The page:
3
$\begingroup$

(EDITED - a lot of what I am saying is implicit and simplified. I'm not looking to recreate the numerous textbooks and scientific papers on how DNA works).

As far as I can understand it, an organisms basic building blocks (proteins) are made up of DNA, Genes, and Chromosomes. The most basic form of this is DNA, made up of molecules in double helix strands. DNA carries all the instructions for the body in a simple 'database' or 'blueprint' form. Genes are chunks, or sequences, of the DNA telling the body 'what to do'(1) by reading the 'DNA database' in a myriad of unique coding sequences. Genes naturally(2) switch on and off throughout an organisms lifespan allowing amongst other things for an organism to grow from young to old. DNA is essentially(3) stored in Chromosomes.

External and environmental factors can influence the expression of genes, and the information stored in the DNA (4) - the study of which is Epigenetics. These Epigenetic factors can change over time, switching genes on and off. (5)

Does the body store a history of these expressions? Do the chromosomes (or some other part) of an older organism store a 'user-history' of which genes where previously activated when the organism was younger? eg, can you tell which genes where active when a person was 12, from the cells of an 80 year old?

Apologies, I do not have a background in Biology. (6)


EDIT NOTES

(1) what to do, how to do it, when to do it. not necessarily all life supporting instructions but also the minute-to-minute, day-to-day processes etc.

(2) naturally. there is no black and white in nature, only shades of grey.

(3) essentially. not exactly and not in all cases but mostly.

(4) As in, factors influence the expression of genes (which in turn are made up of DNA information). I am not suggesting that external factors can influence the 'DNA database' itself but rather just how they are 'read', sequenced and expressed as genes.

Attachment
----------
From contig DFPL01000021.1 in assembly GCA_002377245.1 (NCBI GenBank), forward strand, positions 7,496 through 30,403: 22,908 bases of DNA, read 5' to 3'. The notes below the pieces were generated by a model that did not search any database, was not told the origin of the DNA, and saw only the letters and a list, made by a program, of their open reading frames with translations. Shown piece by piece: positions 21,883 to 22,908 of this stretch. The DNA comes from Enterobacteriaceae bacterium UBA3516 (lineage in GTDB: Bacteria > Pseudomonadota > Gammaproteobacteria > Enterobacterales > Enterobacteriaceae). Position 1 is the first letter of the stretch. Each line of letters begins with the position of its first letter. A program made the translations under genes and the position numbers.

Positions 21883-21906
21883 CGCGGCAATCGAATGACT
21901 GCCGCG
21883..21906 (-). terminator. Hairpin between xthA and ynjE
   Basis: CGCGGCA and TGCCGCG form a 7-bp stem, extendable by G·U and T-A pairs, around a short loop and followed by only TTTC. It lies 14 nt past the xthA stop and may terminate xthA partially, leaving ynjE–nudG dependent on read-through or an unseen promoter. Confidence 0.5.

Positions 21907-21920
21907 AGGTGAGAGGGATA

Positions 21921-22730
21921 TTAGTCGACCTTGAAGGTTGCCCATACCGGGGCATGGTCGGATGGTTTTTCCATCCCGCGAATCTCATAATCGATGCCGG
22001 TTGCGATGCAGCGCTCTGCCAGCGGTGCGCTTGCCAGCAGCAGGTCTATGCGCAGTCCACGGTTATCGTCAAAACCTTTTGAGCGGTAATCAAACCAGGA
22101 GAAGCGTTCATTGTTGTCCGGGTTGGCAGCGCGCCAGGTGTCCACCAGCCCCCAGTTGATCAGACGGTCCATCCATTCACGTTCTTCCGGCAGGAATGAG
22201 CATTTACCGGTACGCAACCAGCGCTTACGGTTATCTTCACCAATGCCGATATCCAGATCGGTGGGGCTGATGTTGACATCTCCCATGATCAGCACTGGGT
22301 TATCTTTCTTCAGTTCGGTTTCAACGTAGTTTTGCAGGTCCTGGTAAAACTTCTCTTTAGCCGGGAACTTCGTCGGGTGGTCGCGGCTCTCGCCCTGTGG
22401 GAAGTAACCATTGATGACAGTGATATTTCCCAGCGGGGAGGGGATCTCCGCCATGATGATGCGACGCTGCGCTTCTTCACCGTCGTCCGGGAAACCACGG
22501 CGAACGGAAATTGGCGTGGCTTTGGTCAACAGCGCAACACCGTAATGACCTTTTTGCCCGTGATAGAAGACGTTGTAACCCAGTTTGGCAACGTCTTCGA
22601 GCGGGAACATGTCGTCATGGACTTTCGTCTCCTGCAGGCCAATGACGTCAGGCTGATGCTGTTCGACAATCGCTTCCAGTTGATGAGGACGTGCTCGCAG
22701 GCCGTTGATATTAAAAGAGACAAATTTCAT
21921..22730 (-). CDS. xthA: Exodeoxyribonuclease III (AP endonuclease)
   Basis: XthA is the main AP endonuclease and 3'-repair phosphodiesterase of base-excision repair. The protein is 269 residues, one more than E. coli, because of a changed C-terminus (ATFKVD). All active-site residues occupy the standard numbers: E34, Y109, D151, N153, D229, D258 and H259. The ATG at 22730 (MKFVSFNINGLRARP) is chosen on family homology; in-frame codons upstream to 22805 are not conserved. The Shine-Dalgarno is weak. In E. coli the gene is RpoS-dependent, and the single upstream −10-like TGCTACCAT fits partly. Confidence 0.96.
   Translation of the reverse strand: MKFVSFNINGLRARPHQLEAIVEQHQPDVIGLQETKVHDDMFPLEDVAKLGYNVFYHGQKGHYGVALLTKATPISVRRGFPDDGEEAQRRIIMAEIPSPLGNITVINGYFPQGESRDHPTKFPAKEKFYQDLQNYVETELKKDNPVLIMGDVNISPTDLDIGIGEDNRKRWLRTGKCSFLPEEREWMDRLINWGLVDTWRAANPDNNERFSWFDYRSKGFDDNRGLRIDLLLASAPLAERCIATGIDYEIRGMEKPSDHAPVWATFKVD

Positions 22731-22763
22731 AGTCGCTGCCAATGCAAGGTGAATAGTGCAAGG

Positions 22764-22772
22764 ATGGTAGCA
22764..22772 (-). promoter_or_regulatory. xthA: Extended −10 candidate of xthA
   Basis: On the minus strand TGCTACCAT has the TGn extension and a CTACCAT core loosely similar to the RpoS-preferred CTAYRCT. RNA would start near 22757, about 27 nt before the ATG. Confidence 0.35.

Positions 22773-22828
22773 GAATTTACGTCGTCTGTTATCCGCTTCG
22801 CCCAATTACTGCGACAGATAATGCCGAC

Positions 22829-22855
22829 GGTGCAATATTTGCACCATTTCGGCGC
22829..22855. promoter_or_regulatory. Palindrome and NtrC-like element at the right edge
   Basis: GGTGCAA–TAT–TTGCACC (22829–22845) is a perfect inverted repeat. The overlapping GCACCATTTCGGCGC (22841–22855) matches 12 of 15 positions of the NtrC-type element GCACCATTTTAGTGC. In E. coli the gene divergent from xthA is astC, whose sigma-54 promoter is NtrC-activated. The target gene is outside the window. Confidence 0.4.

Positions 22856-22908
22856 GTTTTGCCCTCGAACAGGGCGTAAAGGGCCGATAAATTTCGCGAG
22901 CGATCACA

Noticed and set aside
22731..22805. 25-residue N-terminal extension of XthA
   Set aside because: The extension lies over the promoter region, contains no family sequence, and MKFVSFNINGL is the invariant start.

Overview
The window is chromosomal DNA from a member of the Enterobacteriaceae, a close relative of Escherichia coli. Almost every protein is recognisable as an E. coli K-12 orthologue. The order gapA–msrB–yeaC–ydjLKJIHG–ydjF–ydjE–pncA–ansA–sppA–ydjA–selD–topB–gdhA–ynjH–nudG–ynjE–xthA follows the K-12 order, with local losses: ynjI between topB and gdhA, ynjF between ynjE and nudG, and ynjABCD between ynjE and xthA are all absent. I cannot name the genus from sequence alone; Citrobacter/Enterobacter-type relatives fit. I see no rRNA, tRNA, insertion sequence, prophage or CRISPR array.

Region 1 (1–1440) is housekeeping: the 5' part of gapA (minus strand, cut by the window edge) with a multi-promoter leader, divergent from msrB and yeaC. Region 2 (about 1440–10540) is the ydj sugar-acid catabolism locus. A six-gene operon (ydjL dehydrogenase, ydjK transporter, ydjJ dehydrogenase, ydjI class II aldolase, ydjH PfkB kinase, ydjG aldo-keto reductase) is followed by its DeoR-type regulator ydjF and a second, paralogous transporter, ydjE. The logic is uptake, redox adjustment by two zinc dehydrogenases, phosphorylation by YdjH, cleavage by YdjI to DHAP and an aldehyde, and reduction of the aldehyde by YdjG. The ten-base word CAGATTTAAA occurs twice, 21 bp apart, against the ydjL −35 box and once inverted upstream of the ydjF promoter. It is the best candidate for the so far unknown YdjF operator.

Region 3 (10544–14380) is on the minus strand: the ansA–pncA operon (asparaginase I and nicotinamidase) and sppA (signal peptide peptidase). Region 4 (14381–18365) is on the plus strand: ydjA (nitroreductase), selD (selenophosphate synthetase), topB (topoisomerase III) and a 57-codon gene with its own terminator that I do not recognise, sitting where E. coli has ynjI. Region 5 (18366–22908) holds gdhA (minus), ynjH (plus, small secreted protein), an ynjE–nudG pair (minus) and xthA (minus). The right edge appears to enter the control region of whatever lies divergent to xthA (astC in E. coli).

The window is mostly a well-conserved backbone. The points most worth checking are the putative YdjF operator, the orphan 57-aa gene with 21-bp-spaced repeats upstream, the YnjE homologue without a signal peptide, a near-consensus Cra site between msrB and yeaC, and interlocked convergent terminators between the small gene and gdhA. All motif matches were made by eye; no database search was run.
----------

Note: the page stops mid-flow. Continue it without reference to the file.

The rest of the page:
(5) again, naturally. no sharp on/offs but variations of concentrations.

(6) I may not have used the correct terminology.

$\endgroup$
  • $\begingroup$ Please avoid editing your post so drastically after an answer has been posted. Also, you do not have to hide your misunderstanding via loads of tiny inaccurate notes that only acknowledge that you realize you might be inaccurate. What you do not understand is of interest as it is what help people to understand what you are after and what is unclear to you. Finally, all these tiny notes look very messy and I would recommend keeping the old version. $\endgroup$ – Remi.b Oct 11 '16 at 20:16
  • $\begingroup$ @Remi.b I agree major changes may affect previous answers - I wanted to clarify the poor phrasing so future answers could focus on the question more. That's why I purposely left most of the original content intact (I pretty much only expanded the sentence about the DNA building blocks into 3 or4 sentences). I tried to leave my edits to the messy notes :) so that viewers wouldn't have to go view the previous version of the question. Unfortunately I couldn't figure out how to get subscripts for the edit notes to make it less messy. do you think listing the notes all at the end would be better? $\endgroup$ – EveryBitHelps Oct 11 '16 at 21:12
2
$\begingroup$

Main question

Does the body store a history of these expressions? Do the chromosomes (or some other part) of an older organism store a 'user-history' of which genes where previously activated when the organism was younger?